Azerbaijan: Opposition Opts for Back-Up Presidential Candidate
For Azerbaijan’s October 9 presidential elections, the country’s main opposition bloc thinks, two potential candidates could be better than one. On August 24, the National Council of Democratic Forces submitted paperwork to register a prominent historian as its backup candidate should election officials reject Oscar-winning screenwriter Rustam Ibragimbekov’s candidacy.
Sixty-one-year-old Jamil Hasanli, a former parliamentarian and deputy chairperson of the Popular Front Party of Azerbaijan, one of the country’s oldest opposition forces, is best known as a Baku State University history professor and as the author of several books on foreign policy under the pre-Soviet Azerbaijani Democratic Republic and on the Cold War.
Ibragimbekov, currently in Moscow, was tapped as the National Council’s choice for president on July 2, but, saying that he fears arrest, has not returned to Azerbaijan. Since his nomination, he has tried unsuccessfully to revoke his Russian citizenship so that he can run for president. (Azerbaijani election law bans dual citizens from running for office.)
But Russian President Vladimir Putin has given no indication that he is eager to honor the request in time for Ibrahimbekov to meet Azerbaijan’s September 9 deadline for registration of presidential candidates.
In an August 23 interview with Mediaforum.az, Ibragimbekov said that he doubts Putin will revoke his Russian citizenship.
Apparently aware that the odds are against him, Ibrahimbekov agreed to Hasanli as the National Council’s backup candidate. The National Council is not an official group, and, therefore, can give its nod to more than one candidate.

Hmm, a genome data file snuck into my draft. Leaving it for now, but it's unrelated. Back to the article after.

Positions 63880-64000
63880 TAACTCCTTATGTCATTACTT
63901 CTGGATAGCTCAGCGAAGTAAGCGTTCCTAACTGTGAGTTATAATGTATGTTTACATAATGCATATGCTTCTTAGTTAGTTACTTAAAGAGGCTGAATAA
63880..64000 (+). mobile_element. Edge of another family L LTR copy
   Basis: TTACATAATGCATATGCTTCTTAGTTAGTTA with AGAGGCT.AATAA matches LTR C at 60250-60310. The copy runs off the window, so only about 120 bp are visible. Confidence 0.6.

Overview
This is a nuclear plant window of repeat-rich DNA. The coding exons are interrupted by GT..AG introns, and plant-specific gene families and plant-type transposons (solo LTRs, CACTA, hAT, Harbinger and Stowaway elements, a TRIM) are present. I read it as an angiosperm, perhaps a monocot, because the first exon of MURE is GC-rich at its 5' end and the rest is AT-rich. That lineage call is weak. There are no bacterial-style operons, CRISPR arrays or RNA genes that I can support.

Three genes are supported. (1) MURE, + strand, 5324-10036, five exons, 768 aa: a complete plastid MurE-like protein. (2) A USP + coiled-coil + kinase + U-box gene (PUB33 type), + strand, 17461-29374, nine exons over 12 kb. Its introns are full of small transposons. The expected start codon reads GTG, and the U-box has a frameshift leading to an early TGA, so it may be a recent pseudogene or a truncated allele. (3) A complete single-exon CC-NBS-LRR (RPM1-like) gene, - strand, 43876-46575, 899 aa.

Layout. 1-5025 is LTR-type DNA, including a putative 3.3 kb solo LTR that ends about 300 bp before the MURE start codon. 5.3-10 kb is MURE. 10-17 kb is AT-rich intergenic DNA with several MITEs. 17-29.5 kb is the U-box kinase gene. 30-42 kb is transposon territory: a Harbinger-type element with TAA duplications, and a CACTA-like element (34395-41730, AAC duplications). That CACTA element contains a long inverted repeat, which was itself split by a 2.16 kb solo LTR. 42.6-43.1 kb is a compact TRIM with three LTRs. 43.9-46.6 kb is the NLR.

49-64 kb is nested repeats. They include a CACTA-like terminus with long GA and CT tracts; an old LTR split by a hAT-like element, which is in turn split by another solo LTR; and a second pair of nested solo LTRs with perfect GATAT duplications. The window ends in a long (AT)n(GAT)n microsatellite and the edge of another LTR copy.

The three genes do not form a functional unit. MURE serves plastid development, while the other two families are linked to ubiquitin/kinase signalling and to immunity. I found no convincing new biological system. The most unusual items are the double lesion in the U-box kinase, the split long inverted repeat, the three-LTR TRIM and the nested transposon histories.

Hasanli, who said he acted after “repeated requests from Rustam Ibrahimbekov,” told National Council members on August 23 that he would step down if the Central Election Commission registers the cinema celebrity’s candidacy.
The Commission now has up to five days to accept or reject Hasanli’s application. If they give the green light, the opposition has to collect 40,000 signatures in at least 65 of the country’s total 125 constituencies before September 9 to finalize the historian’s candidacy.
The National Council has been divided over what strategy to adopt if Ibragimbekov is barred from running for president. Some insisted on having a back-up candidate, while others believed that an election boycott would be the best way to go. Still others wanted separate candidates to run -- Isa Gambar, leader of the longtime opposition Musavat Party, and Popular Front Chaiperson Ali Kerimli, among them.
In the end, though, the group realized that unity was more important than personalities, commented the National Council’s head of public relations, Mehman Aliyev, director of the pro-opposition Turan news agency.
Given the time constraints, the opposition made the best choice possible, said Aliyev, who also was among the possible back-up candidates considered. “We did not have much time and I believe that having another single candidate from civil society, not from a political party, is correct, while there is no consensus among [the National Council’s] parties,” Aliyev told EurasiaNet.org. *
The government has not reacted to the opposition group’s decision yet. On August 25, the ruling Yeni Azerbaijan Party’s nominee, incumbent President Ilham Aliyev, became the first registered candidate.
The government, though, has not been inactive. Half an hour after the National Council announced the back-up candidate for Ibragimbekov, the general prosecutor’s office announced that it had launched an investigation into allegations made by one former opposition activist that the movement is planning to stage “provocations” and mass disorder in Azerbaijan during the October vote.
The ex-activist, Aflan Ibrahimov, told pro-government media that Kerimli and Eldar Namazov, a former senior adviser to the late President Heydar Aliyev, are allegedly behind “these insidious plans," Contact.az reported.
National Council activists deny the allegations categorically. Speaking to EurasiaNet.org, however, they did not exclude the possibility that the group’s leaders and other members could be arrested as part of the investigation.
The government has not elaborated what evidence exists to support the claims against the National Council. Throughout the former Soviet Union, however, investigations into alleged opposition plots to cause “public disorder” during a national election are routine.
Mehman Aliyev formerly served as chairperson of the board of the Open Society Foundation-Azerbaijan. EurasiaNet.org operates under the auspices of the Open Society Foundation-New York City, a separate part of the Open Society Foundations network of which the former Open Society Foundation-Azerbaijan was once part.